How often have you heard about the fast pace of change in the IT world and how hard it is to keep up?
That fast change used to be about hardware and software. The technology itself was the main focus and businesses were faced constantly with the decision to keep the current infrastructure or upgrade to the newer, faster, better servers, the next version of a software solution or a new solution that did more things better and faster.
While there is still pressure in this area, the impact of such emerging areas as cloud, big data, mobile, and distributed high performance computing (HPC), to name but a few, have made this less of a focus for IT planners and decision makers. But these very things that are relieving pressure in one area are increasing it in the area of IT skill needs and hiring.
No longer can companies afford to have IT staff that can only run the hardware and software and show the business part of the operation how to use the tools to do their piece of the work. Economist and IT analyst David Foote recently quoted in an article by Stephanie Overby at CIO.com stated that “It won’t be about the ability to simply configure and run a server or develop software in isolation. “ Foote maintains that a new breed of IT worker is needed, one with …”multi-dimensional talent — combinations of technology, domain, business, process, and people skills, orchestrated in a proper balance to deliver specific solutions.”
It appears businesses are starting to get the message that a significant change is occurring that will require a retooling on the IT Human Resources side. A recent Gartner Research report identifies “Four independent forces — social, mobile, cloud and information — (that) have converged as a result of human behavior, which creates a technology-immersed environment … The combination of pervasive mobility, near-ubiquitous connectivity, industrial compute services, and information access decreases the gap between idea and action. To take advantage of the Nexus of Forces and respond effectively, organizations must face the challenges of modernizing their systems, skills and mind-sets.”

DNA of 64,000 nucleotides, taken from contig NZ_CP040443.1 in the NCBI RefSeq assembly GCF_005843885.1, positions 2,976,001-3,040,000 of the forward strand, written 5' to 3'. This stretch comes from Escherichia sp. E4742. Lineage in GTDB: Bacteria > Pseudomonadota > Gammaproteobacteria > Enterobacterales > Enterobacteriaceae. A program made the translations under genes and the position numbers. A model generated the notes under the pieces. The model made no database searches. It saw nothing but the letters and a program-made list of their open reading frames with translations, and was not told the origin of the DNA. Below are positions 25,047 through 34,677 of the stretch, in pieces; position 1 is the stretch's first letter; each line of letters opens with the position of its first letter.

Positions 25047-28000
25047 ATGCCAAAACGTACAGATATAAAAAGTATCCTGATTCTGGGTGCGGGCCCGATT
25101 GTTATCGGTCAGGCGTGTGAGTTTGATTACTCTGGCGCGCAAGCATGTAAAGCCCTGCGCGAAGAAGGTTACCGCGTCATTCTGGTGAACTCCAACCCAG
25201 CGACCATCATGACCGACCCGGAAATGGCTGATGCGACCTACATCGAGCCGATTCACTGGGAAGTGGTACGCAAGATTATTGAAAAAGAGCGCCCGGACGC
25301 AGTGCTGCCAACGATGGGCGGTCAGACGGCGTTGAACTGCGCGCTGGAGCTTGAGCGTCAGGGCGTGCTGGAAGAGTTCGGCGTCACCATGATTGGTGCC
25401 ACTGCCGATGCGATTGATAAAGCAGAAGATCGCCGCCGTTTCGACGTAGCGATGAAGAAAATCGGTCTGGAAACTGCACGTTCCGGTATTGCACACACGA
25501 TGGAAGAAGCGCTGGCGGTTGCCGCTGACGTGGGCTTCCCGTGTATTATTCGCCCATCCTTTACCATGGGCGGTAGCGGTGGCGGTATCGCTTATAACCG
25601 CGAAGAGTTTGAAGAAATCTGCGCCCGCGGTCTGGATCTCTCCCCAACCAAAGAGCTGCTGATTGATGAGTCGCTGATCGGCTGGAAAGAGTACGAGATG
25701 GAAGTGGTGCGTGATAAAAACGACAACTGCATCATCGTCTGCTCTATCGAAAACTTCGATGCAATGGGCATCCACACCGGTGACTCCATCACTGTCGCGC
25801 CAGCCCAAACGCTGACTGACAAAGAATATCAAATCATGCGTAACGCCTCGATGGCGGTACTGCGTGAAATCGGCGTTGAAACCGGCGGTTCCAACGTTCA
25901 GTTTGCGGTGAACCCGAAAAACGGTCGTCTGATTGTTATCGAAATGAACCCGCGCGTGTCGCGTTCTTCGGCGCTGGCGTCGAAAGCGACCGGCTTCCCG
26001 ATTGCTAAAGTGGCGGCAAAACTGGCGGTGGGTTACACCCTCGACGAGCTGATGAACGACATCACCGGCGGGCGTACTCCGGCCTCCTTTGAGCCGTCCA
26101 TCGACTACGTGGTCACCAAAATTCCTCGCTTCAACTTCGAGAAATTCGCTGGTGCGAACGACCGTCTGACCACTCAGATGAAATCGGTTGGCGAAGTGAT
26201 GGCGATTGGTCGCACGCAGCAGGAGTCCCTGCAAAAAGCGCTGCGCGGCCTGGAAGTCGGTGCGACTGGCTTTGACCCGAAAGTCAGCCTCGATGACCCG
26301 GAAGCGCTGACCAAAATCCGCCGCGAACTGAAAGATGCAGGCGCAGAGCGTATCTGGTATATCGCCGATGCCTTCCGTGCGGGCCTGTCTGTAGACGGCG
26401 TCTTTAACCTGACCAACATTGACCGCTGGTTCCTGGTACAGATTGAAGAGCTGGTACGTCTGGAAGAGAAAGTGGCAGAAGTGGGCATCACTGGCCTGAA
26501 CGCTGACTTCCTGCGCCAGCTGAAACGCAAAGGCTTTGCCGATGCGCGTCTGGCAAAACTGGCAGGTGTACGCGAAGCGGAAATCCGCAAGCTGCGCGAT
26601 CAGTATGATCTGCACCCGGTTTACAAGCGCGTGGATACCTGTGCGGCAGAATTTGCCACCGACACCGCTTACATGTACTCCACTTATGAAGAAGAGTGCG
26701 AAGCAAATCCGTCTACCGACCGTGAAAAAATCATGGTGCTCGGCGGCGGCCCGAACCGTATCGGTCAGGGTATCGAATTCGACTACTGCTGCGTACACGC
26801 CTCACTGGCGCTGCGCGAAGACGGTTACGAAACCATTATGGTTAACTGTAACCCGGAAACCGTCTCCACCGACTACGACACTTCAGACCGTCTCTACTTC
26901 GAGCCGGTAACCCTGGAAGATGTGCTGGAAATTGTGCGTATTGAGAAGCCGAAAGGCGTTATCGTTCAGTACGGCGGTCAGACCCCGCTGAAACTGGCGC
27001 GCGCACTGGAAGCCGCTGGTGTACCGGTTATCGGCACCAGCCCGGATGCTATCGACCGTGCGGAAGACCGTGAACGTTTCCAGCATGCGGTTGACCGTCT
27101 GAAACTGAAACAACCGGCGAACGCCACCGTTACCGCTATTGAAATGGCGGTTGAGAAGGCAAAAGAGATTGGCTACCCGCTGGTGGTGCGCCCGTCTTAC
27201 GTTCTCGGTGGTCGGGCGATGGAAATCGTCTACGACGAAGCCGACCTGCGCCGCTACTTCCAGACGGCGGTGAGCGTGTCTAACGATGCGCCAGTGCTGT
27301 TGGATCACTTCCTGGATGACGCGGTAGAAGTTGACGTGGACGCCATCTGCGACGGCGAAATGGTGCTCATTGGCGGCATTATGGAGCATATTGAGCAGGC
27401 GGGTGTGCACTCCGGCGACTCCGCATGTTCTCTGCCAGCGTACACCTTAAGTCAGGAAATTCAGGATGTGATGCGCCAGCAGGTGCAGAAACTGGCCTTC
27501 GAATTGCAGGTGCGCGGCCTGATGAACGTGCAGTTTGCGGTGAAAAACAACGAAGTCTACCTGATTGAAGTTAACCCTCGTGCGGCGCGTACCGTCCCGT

This fundamental change brings IT and IT staff directly in line with the business side of things. No longer is it enough to be a good programmer, network admin, sys admin or DBA. Those who have these critical skill sets must also understand the business and how technology can maximize results. Gartner states that companies making this adjustment within their IT staff will be successful and maintain leading positions, while those maintaining a status quo operational and maintenance only skill set matrix will fall behind.
This is a critical change point for all businesses that use technology, for anyone considering an IT career, for anyone wanting to maintain or advance in their current IT career and for the many universities, colleges and other organizations charged with preparing the next generation of IT workers. In Canada a new kind of program, Business Technology Management (BTM), is growing across the country, preparing the exact types of graduates needed for the new converged world of iBusiness.
The industry-based Canadian Coalition for Tomorrow’s ICT Skills (CCICT) (now ITAC Talent) and the academic community envisioned and designed the Certificate in Business Technology Management. BTM graduates are business and technology trained and have worked shoulder to shoulder with industry professionals during their studies. The Simon Fraser University BTM program is the first of its kind in the country to be accredited by the Canadian Information Processing Society (CIPS). Graduates of the SFU BTM program are in high demand.
Other universities across Canada offer BTM programs and the number is growing. BTM is one piece of a required solution that is still being built. Those companies that recognize the changed world of IT as it relates to business and manage their workforce accordingly will move to the head of the line. For those who do not make the adjustment it will be a frustrating next ten years.